Commodities / Snap Beans
Snap bean quality is a combination of appearance and physical condition. The beans should be well formed, uniform, straight, crisp, have good color and no defects. Except for color and length there is little distinction among varieties. Some varieties have a larger diameter than others or may appear smoother in texture. Quality characteristics of interest to the grower include plant vigor, resistance to lodging, uniformity of set, yield potential, ease of harvest and disease resistance.Flavor top
Fresh snap beans have a relatively uniform flavor. There are differences among varieties but they are difficult to quantify. There is a noticeable difference between snap beans and romano beans, pole beans and White Half Runner beans. Snap beans that have become wilted, have chilling injury or disease may have a poor flavor.
Snap beans increase in fiber as they mature. There are also significant differences in fiber content among varieties. Fresh market snap beans generally have a higher fiber content than processing varieties. Higher fiber content results in less breakage during harvest and handling. Fiber development parallels seed development in those varieties having fiber. When seed development is noticeable in the pod by the swelling each seed causes in the pod, the beans are near the limit of suitability for marketing. Seeds are of different sizes. Small seeded varieties may have a longer harvest window than large seeded varieties.
Snap beans are green or yellow. Horticultural beans and other specialty beans may be purple or variegated. Green snap beans are light, medium or dark green. Dark colored beans tend to mask some russeting and other minor defects that are more evident on light colored beans. Yellow beans, sometimes called wax beans, may be light yellow to an intense, almost gold color. Seeds are either white or dark; dark seeded varieties are often early.
Snap beans are bright colored at harvest when the pods are turgid. Water loss will cause the pods to become wilted and dull. Chilling injury will cause loss of color intensity.
Fresh market snap bean length is 5 to 7 inches with most being 5 to 6.5 inches. Diameter in fresh market sales is not related to any grade standard. There are grade standards for processing snap beans related to sieve size (diameter). Sieve sizes range from 14.5- to 18.5-64ths of an inch (sieve 1) to 27- to 30-64ths of an inch (sieve 6). Typically harvest for processing begins when 50% of the beans are sieve size 4 (21- to 24- 64ths). There are "petite" size snap beans that are mature at 4 inches long. They are used for whole pack beans by processors.
Curved pods and pods with missing seeds are the most common defects in shape. Slightly curved pods are not a quality problem, however the more the pods are curved the less uniform they appear. Straight pods provide a better appearance. The percentage of curved pods increases in plants with pods set low in the plants or plants that lodge allowing pods to touch the soil. The pod cross-section may be nearly round or slightly oval. The pods are more likely to have missing seeds if the plant is under stress at the time of pod set.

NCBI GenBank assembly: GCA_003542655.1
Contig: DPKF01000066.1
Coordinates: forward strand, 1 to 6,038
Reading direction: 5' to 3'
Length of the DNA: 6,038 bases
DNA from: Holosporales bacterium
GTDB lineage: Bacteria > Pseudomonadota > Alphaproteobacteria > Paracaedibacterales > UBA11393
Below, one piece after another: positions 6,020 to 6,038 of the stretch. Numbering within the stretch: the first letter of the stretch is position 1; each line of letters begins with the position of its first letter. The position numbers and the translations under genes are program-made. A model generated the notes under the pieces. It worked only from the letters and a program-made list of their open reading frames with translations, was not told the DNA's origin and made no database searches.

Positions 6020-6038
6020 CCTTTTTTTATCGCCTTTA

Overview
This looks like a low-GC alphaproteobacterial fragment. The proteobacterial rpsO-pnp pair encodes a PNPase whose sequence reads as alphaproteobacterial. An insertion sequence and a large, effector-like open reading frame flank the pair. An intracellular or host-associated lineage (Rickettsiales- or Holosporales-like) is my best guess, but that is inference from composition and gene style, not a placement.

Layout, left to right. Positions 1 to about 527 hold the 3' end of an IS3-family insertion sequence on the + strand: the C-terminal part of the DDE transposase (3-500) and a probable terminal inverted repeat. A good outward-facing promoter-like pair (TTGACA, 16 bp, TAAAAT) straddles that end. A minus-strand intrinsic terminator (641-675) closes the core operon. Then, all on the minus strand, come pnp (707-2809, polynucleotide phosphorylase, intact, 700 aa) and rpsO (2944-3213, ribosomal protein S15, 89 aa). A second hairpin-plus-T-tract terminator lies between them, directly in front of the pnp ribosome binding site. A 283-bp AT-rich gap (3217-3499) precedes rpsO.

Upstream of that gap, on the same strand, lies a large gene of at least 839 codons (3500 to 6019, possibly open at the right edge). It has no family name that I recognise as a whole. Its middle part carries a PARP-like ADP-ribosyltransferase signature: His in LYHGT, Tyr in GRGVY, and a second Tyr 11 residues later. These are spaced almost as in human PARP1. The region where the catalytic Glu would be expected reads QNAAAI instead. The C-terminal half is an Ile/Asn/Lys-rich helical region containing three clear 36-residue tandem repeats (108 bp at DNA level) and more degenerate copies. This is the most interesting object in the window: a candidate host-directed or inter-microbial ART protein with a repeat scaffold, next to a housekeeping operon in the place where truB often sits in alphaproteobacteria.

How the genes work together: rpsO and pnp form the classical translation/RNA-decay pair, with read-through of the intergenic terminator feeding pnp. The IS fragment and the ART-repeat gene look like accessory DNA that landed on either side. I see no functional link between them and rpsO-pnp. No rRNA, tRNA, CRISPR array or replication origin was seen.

Snap beans that grow under optimum soil, temperature and moisture conditions will have fewer curved pods and missing seeds. Many varieties are subject to lodging if the plant grows too luxuriantly and has a large crop. Lodging increases the number of pods touching the soil and results in a higher percentage of curved pods. For this reason plants that are upright and have a high set are desirable. Pod set is concentrated in most bush beans, however bloom takes place over several days. High temperature during bloom (over 85˚F) can result in poor set or a "split set". There are differences among varieties in susceptibility to split set.
The most common diseases affecting the pods are white mold and gray mold. Control recommendations can be found in the Midwest Vegetable Production Guide for Commercial Growers, or through your local Cooperative Extension Service.
White Mold (Sclerotinia sclerotiorum) usually develops after there is a full canopy of leaves with moist soil and temperatures 50˚ to 80˚ F (55˚ to 60˚F optimum). The infection takes place in the field but can be controlled with sprays at bloom.
Gray Mold (Botrytis cinerarea) can occur in the field or in storage. Gray mold is most likely to develop when there is a full canopy of leaves creating a micro-climate with high humidity.
European Corn Borer can infest the pods of snap bean. Monitoring and spray programs are effective in preventing the problem.
Decreased quality during postharvest handling is most often associated with water loss, chilling injury, and decay.
It is important to remove field heat as soon as possible to prevent water loss. Most shippers will use hydro cooling to achieve temperatures of 41˚ to 45˚F; a shelf life of 8-12 days can be expected if these temperatures are maintained at 95% to 100% humidity. Limpness and shrivel are noticeable if more than a 5% water loss occurs.
Chilling injury will occur at storage temperatures below 41˚F. Exposure to ethylene at usual storage temperatures causes loss of green pigment and increased browning.
|Snap Bean, Raw 1 cup|
|Weight of Household Measure||% Water||Food Energy
|Protein||Fat||Saturated Fatty Acid||Mono - unsaturated Fatty Acid||Poly - unsaturated Fatty Acid|
|Cholesterol||Carbohydrate||Calcium||Phosphorus||Iron||Potassium||Sodium||Vitamin A (IU)|
|Vitamin A (RE)||Thiamin||Riboflavin||Niacin||Ascorbic Acid|
|(Source: USDA. Nutritive Value of Foods (HG-72), Release 3.2. 1990.)|
Content authors: J. Neibauer and E. Maynard, 2002. Links updated January 2012.